Webinar: Identifying optimal locations for Community Microgrids – Wednesday, 18 Mar 2020 at 11am PT
This one-hour webinar took place on 18 March 2020.
Community Microgrids represent a new approach for designing and operating the electric grid — while providing our communities unparalleled economic, environmental, and resilience benefits. However, current processes for identifying potential Community Microgrid sites are time-consuming and involve complex groups of stakeholders.
In this webinar, the Clean Coalition’s Gregory Young demonstrates an innovative methodology he has developed that simplifies this process.
- Presentation slides are available in PPT and PDF format.
- Gregory’s paper on his methodology can be downloaded here (PDF).
The Community Microgrid Suitability Model:
- Identifies the best locations for Community Microgrids within a given study area using a Geographic Information System (GIS) approach known as suitability modeling.
- Automates a significant part of the process for identifying prime Community Microgrid sites.
- Decreases the time it takes to identify these sites.
Model results can be based on any combination of the following criteria:
- Proximity to critical community facilities such as fire stations, police stations, hospitals, urgent care centers, and sheltering sites.
- Location within disadvantaged and/or low-income communities.
- Proximity to electrical feeder segments that have a high potential for solar PV integration.
Using the real-world example of the Goleta Load Pocket, a disaster-prone, transmission-vulnerable 70-mile stretch of Southern California coastline, this webinar demonstrates:
- How the Community Microgrid Suitability Model can be used to identify optimal Community Microgrid sites.
- How this process can be replicated in any neighborhood, city, or county where the relevant data are available.
- How the model can assist municipalities in finding a modern solution to power outages, while also serving communities of concern that are on the front lines of the climate crisis.
About the model
While working toward his graduate degree in Urban Sustainability, Gregory is also obtaining a certificate in integrated Geographic Information Systems (GIS). By utilizing ArcGIS Pro, a GIS software commonly used for analyzing spatial data, Gregory has been able to semi-automate the process of locating suitable regions for Community Microgrid development.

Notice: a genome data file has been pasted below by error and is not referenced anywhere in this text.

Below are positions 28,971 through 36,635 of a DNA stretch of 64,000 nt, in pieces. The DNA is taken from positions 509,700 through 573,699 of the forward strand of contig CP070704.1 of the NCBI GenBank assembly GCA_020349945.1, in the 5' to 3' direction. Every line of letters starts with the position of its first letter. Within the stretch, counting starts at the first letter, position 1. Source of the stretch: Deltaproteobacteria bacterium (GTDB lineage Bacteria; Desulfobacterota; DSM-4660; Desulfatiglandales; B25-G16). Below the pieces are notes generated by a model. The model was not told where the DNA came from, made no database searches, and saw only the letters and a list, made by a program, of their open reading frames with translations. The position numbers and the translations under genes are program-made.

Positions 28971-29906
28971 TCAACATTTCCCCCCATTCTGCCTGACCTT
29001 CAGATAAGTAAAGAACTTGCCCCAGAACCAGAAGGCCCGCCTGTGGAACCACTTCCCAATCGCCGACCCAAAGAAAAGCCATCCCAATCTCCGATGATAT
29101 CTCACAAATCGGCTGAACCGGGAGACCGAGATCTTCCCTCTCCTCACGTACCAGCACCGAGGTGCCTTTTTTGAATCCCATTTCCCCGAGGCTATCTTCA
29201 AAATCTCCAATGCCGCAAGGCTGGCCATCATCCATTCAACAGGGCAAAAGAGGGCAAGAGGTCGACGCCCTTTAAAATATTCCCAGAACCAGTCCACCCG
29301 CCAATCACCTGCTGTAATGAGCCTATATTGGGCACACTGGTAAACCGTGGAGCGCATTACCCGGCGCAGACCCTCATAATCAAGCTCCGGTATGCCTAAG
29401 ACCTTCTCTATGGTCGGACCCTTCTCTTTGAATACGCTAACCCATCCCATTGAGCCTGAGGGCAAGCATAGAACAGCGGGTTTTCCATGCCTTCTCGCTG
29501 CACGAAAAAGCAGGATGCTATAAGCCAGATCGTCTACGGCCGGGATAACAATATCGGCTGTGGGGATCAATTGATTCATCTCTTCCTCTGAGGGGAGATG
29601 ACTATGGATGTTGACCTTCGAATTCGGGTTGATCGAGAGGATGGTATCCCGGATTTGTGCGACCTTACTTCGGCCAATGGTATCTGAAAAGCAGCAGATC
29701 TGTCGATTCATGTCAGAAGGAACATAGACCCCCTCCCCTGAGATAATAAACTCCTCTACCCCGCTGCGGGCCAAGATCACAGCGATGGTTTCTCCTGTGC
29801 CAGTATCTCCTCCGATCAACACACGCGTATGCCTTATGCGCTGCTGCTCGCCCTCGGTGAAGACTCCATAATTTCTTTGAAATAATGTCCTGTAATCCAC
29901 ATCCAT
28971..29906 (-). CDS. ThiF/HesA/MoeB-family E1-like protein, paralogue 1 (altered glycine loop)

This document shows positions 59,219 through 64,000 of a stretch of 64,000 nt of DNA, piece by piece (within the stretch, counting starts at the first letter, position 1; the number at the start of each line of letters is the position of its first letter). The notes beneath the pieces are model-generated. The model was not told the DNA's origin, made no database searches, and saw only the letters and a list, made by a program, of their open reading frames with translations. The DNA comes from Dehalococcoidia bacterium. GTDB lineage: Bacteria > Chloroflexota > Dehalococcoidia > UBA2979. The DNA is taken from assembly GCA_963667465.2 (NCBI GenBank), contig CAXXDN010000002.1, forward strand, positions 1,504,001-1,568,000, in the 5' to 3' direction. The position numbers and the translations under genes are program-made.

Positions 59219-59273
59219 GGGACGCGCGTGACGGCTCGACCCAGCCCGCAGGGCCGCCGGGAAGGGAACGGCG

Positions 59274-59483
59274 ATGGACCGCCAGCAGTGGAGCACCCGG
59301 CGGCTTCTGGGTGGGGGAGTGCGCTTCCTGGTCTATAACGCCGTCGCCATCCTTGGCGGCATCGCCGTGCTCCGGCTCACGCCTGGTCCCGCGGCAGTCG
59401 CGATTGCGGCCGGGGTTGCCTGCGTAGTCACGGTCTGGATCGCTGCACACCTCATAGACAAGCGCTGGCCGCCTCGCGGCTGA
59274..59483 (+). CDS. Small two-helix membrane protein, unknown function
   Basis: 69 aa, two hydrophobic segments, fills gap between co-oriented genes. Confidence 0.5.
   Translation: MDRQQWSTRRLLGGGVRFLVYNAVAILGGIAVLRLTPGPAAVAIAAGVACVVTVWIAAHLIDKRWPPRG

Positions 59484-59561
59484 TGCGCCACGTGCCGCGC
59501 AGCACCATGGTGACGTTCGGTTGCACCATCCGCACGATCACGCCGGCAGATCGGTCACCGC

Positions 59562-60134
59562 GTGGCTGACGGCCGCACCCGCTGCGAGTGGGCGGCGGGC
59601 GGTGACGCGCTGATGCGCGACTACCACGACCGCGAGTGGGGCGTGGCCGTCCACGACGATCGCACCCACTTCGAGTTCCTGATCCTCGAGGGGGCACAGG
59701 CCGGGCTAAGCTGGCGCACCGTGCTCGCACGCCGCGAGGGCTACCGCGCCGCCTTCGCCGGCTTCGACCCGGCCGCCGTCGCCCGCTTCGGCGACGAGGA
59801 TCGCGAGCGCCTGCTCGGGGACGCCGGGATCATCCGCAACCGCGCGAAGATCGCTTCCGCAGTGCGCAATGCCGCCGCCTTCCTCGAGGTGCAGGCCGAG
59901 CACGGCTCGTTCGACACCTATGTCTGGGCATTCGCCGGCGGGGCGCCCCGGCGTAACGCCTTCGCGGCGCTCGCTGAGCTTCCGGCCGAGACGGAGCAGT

Within ArcGIS Pro, Gregory used a visual programming language known as ModelBuilder, which is used for building geoprocessing workflows. Within ModelBuilder, a model is represented as a diagram that chains together sequences of processes and geoprocessing tools, using the output of one process as the input to another process.
When performing a specific workflow known as Suitability Modeling within ModelBuilder, Gregory used a variety of raw datasets as starting inputs to the workflow. Then by using multiple geoprocessing tools, these datasets were manipulated to display values in the form of a heatmap showing favorable Community Microgrid locations.
An important feature of this tool is that its workflow can be replicated easily for any county, city, or neighborhood that is served by a load-serving entity who has made their Integration Capacity Analysis (ICA) publicly available.
Gregory Young is a Program Associate at the Clean Coalition. He has worked with several nonprofits and community-based organizations in developing planning processes to help build resilience for disadvantaged populations. Universalizing local renewable energy resources has been an ongoing passion for Gregory, especially as more of the world’s population transitions to urban environments. Gregory received a BA in Psychology at the University of Colorado Boulder and is currently pursuing an MA in Urban Sustainability at Antioch University in Los Angeles, with a focus on the world’s dual challenges of climate change and inequality.